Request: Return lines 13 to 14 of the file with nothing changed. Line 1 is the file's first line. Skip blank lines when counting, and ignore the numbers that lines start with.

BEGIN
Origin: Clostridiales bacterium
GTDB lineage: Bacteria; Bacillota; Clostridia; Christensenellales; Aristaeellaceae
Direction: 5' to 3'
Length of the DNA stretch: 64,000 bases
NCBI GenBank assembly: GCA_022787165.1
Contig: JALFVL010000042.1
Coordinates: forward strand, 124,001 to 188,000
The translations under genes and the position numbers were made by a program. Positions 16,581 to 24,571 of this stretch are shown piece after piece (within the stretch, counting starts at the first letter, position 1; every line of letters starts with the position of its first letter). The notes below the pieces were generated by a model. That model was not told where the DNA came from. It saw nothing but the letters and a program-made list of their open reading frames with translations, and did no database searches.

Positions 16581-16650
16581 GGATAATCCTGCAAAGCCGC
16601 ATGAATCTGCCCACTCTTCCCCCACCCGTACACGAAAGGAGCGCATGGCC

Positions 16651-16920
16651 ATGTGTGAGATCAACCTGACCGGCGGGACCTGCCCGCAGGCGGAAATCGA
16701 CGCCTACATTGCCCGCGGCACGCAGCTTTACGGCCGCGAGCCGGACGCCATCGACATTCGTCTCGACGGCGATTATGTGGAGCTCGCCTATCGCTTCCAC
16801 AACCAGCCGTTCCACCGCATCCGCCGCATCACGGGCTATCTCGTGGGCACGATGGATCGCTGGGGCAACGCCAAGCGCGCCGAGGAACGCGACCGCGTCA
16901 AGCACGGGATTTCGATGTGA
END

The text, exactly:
16651 ATGTGTGAGATCAACCTGACCGGCGGGACCTGCCCGCAGGCGGAAATCGA
16701 CGCCTACATTGCCCGCGGCACGCAGCTTTACGGCCGCGAGCCGGACGCCATCGACATTCGTCTCGACGGCGATTATGTGGAGCTCGCCTATCGCTTCCAC